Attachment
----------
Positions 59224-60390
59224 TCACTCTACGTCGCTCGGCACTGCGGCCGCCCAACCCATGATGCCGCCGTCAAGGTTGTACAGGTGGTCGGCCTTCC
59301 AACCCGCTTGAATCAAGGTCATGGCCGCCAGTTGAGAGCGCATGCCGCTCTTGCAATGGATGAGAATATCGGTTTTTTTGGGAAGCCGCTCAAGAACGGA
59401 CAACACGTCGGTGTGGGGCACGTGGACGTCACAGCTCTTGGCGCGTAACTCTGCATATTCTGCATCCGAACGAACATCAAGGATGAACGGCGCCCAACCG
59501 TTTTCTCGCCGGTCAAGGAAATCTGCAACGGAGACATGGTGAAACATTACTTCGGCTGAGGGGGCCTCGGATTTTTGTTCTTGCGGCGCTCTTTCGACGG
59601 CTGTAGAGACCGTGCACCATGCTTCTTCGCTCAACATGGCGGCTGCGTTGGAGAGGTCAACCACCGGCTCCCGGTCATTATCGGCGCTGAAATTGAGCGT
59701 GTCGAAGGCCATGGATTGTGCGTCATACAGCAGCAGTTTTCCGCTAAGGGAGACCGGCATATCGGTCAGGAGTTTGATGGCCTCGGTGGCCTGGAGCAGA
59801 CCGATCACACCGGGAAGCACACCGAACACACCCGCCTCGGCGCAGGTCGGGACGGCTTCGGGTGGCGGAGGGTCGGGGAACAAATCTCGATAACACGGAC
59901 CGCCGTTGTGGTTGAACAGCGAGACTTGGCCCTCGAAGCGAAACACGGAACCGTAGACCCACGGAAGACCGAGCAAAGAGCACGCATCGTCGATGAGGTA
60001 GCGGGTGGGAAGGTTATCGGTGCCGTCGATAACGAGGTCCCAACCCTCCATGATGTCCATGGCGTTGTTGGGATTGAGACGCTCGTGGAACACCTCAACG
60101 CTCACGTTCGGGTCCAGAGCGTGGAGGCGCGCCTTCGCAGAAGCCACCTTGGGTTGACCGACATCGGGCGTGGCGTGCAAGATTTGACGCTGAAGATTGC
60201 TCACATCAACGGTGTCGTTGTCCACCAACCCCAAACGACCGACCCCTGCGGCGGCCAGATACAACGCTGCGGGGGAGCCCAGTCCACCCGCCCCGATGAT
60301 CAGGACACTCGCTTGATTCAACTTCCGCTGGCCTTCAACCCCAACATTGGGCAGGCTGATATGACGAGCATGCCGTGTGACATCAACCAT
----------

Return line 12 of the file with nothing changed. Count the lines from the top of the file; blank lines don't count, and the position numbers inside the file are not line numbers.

60201 TCACATCAACGGTGTCGTTGTCCACCAACCCCAAACGACCGACCCCTGCGGCGGCCAGATACAACGCTGCGGGGGAGCCCAGTCCACCCGCCCCGATGAT